University at Buffalo School of Nursing Stands Against Racial Injustice

fist with Black Lives Matter ribbon.

The death of George Floyd at the hands of the Minneapolis police last week and the recent horrific crimes committed against Ahmaud Arbery, Breonna Taylor and so many other members of the Black community are heart wrenching and horrendous acts of violence and racism. As nurses who pledge to provide care for all human beings, we must take a stand against this structural and systemic racism that is ingrained in every aspect of our society.

We echo the cry of health care professionals and organizations across the nation: Racism is a public health crisis.

Racial bias in our society affects every aspect of life for Black communities and all people of color, in every facet of society – health, education, economics and justice. Amid the COVID-19 pandemic, we have seen these atrocious and unacceptable effects magnified as the virus has disproportionately devastated communities already ravaged by long-standing health inequities and disparities. Black communities and other communities of color in the United States have never had equitable access to adequate health care, and we have witnessed firsthand the devastating consequences of this denial of basic human rights and dignity.

Martin Luther King, Jr. said “Shallow understanding from people of good will is more frustrating than absolute misunderstanding from people of ill will.”

As caregivers of our fellow human beings, members of the largest portion of the global health care workforce, and often the only point of care in vulnerable communities, it is our duty as nurses to stand for justice and equality for every person and every patient, in every circumstance. It is our duty to use our voices to call out racist words and behaviors. It is our duty and our calling to take deliberate steps to help defeat the racial injustice and discrimination that engulf our nation.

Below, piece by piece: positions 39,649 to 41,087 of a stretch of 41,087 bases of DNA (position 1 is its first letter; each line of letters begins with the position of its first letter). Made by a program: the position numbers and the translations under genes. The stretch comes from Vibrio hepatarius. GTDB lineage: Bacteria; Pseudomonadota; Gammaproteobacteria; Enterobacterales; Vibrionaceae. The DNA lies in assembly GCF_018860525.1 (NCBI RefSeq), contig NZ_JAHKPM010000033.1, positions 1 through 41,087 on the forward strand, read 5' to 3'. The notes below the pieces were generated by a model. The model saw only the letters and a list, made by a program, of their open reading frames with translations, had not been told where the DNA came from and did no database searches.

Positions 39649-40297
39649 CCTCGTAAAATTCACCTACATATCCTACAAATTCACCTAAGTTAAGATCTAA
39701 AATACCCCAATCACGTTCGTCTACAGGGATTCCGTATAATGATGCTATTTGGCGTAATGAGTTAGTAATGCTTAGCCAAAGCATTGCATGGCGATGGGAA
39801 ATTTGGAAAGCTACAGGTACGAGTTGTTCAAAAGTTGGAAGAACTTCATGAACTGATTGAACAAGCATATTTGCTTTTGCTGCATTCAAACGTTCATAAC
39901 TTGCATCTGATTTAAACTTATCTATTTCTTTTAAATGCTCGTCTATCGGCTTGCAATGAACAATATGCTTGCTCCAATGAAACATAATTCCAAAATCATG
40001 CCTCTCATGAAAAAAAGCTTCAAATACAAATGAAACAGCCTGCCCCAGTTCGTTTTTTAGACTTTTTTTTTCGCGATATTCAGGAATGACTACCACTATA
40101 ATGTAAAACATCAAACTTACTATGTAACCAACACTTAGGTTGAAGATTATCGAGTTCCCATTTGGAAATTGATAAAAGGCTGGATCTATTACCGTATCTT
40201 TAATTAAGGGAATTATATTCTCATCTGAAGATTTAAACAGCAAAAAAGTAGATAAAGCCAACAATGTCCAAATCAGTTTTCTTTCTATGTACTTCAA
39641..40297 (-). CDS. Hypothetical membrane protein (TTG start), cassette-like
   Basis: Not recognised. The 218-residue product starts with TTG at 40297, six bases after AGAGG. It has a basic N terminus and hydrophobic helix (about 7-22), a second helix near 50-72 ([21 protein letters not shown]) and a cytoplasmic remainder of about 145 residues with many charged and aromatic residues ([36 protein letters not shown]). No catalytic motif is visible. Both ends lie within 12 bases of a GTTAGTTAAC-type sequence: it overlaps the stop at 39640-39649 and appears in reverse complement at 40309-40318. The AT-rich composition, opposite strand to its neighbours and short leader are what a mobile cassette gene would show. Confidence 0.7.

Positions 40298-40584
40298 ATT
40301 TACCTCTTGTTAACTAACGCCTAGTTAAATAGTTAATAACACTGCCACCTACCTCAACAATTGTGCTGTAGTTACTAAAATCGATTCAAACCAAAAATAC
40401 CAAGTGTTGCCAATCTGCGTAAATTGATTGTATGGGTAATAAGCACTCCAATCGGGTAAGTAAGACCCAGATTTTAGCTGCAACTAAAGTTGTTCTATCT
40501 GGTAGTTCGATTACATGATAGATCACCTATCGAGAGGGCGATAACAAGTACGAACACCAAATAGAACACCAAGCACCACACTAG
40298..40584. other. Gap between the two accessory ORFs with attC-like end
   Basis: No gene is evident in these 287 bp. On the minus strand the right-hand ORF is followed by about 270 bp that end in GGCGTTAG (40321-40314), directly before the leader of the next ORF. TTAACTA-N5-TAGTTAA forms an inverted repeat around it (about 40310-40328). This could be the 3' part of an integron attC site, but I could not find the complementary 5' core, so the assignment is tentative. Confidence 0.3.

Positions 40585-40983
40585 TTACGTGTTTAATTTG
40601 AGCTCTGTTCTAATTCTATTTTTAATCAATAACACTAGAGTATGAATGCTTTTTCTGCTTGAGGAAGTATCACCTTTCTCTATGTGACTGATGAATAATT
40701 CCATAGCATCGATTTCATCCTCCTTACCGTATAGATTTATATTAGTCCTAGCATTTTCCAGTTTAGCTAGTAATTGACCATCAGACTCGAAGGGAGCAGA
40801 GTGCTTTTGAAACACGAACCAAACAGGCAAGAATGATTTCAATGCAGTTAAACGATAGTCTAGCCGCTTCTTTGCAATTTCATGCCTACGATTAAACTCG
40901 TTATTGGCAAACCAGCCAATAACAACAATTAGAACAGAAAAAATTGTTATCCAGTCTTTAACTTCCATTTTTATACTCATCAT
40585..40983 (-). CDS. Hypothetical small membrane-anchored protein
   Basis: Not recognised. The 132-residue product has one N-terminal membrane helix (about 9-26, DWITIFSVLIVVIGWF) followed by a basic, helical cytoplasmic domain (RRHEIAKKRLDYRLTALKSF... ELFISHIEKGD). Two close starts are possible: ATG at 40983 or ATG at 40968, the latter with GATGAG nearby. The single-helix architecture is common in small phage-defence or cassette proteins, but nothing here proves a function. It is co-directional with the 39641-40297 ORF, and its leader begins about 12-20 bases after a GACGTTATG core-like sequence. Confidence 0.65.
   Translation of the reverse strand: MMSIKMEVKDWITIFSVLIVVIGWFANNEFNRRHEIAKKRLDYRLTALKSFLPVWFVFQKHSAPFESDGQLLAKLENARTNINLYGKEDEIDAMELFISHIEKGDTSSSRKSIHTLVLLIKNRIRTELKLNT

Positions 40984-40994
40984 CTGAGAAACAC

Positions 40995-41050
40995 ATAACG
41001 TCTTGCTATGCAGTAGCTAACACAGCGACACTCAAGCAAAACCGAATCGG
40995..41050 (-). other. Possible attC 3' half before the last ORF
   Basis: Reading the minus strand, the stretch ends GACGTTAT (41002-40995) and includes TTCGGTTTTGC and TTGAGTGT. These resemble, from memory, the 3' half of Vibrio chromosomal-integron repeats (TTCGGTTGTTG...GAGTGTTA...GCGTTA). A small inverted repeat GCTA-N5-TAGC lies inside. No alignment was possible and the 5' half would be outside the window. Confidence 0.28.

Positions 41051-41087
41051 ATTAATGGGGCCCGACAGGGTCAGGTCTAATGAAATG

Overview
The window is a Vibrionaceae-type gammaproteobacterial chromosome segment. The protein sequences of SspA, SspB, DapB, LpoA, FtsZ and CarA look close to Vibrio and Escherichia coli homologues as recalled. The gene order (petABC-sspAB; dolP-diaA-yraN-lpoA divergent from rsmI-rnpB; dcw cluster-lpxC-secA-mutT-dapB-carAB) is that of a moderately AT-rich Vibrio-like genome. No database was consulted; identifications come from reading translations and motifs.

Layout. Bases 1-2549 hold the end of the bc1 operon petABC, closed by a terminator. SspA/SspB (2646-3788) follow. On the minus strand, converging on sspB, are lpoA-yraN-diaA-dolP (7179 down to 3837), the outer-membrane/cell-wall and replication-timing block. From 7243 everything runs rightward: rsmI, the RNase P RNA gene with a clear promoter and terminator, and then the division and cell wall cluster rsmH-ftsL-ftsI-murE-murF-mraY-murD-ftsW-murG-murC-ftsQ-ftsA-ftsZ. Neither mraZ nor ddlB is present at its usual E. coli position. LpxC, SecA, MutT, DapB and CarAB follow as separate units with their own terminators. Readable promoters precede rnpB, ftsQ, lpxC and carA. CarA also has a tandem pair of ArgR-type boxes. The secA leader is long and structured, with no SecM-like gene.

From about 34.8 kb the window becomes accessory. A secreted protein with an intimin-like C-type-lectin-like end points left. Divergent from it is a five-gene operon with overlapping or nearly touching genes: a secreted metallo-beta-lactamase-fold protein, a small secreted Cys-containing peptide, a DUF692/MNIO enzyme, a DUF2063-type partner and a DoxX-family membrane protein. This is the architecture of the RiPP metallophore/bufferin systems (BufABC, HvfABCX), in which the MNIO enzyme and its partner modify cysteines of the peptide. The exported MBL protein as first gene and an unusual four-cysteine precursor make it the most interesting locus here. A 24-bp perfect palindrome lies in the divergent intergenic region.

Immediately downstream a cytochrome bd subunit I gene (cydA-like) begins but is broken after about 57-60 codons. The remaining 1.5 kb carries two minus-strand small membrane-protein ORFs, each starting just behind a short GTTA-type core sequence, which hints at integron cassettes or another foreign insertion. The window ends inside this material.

Our school has continued to evolve over time as our members expand to include nursing researchers and clinicians who tackle the very issues of health inequity and access to care that play a role in perpetuating disparities in our nation. Last year, the School of Nursing Committee on Diversity and Inclusion was established as a standing committee within the school’s bylaws. We will continue to take decisive action in these areas, and we are dedicated to the critical task of educating ourselves and our students about the detrimental effects of racism, discrimination and health inequity and prepare them to provide the best care to all people. We will continue to seek solutions to the issues challenging Black communities and all communities of color. And we will work diligently to continue to improve and embrace the diversity of our faculty, staff and students to enrich the nursing profession.

Published June 8, 2020